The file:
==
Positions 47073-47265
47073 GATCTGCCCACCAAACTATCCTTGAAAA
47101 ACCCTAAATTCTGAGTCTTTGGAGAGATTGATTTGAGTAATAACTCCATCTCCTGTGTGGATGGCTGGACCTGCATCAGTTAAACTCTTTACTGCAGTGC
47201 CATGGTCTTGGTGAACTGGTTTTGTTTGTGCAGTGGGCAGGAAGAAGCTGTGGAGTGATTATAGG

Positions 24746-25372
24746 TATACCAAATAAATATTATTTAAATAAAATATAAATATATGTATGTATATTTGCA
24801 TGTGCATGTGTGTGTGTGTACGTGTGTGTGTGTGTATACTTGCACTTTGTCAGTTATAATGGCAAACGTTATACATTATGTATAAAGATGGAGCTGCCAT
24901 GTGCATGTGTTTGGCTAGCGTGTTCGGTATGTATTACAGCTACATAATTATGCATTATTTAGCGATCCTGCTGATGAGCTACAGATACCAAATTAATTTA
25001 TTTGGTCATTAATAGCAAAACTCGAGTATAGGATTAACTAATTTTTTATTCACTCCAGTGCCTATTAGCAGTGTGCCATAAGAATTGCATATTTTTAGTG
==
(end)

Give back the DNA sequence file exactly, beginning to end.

Positions 47073-47265
47073 GATCTGCCCACCAAACTATCCTTGAAAA
47101 ACCCTAAATTCTGAGTCTTTGGAGAGATTGATTTGAGTAATAACTCCATCTCCTGTGTGGATGGCTGGACCTGCATCAGTTAAACTCTTTACTGCAGTGC
47201 CATGGTCTTGGTGAACTGGTTTTGTTTGTGCAGTGGGCAGGAAGAAGCTGTGGAGTGATTATAGG

Positions 24746-25372
24746 TATACCAAATAAATATTATTTAAATAAAATATAAATATATGTATGTATATTTGCA
24801 TGTGCATGTGTGTGTGTGTACGTGTGTGTGTGTGTATACTTGCACTTTGTCAGTTATAATGGCAAACGTTATACATTATGTATAAAGATGGAGCTGCCAT
24901 GTGCATGTGTTTGGCTAGCGTGTTCGGTATGTATTACAGCTACATAATTATGCATTATTTAGCGATCCTGCTGATGAGCTACAGATACCAAATTAATTTA
25001 TTTGGTCATTAATAGCAAAACTCGAGTATAGGATTAACTAATTTTTTATTCACTCCAGTGCCTATTAGCAGTGTGCCATAAGAATTGCATATTTTTAGTG